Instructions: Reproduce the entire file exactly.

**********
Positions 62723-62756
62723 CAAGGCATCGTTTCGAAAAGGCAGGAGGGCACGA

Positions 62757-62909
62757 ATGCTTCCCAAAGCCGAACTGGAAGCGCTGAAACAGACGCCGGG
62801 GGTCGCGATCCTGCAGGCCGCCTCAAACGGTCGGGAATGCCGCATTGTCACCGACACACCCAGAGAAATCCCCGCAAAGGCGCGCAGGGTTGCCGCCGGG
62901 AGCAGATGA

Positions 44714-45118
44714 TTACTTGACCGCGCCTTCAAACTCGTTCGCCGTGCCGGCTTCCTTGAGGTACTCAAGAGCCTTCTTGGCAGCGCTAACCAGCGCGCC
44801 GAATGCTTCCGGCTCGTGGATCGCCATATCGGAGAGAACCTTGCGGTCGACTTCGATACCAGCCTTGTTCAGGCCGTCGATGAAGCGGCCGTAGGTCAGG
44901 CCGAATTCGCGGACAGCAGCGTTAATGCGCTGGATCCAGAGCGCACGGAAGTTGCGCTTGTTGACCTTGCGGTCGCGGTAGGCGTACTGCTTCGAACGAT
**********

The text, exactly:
Positions 62723-62756
62723 CAAGGCATCGTTTCGAAAAGGCAGGAGGGCACGA

Positions 62757-62909
62757 ATGCTTCCCAAAGCCGAACTGGAAGCGCTGAAACAGACGCCGGG
62801 GGTCGCGATCCTGCAGGCCGCCTCAAACGGTCGGGAATGCCGCATTGTCACCGACACACCCAGAGAAATCCCCGCAAAGGCGCGCAGGGTTGCCGCCGGG
62901 AGCAGATGA

Positions 44714-45118
44714 TTACTTGACCGCGCCTTCAAACTCGTTCGCCGTGCCGGCTTCCTTGAGGTACTCAAGAGCCTTCTTGGCAGCGCTAACCAGCGCGCC
44801 GAATGCTTCCGGCTCGTGGATCGCCATATCGGAGAGAACCTTGCGGTCGACTTCGATACCAGCCTTGTTCAGGCCGTCGATGAAGCGGCCGTAGGTCAGG
44901 CCGAATTCGCGGACAGCAGCGTTAATGCGCTGGATCCAGAGCGCACGGAAGTTGCGCTTGTTGACCTTGCGGTCGCGGTAGGCGTACTGCTTCGAACGAT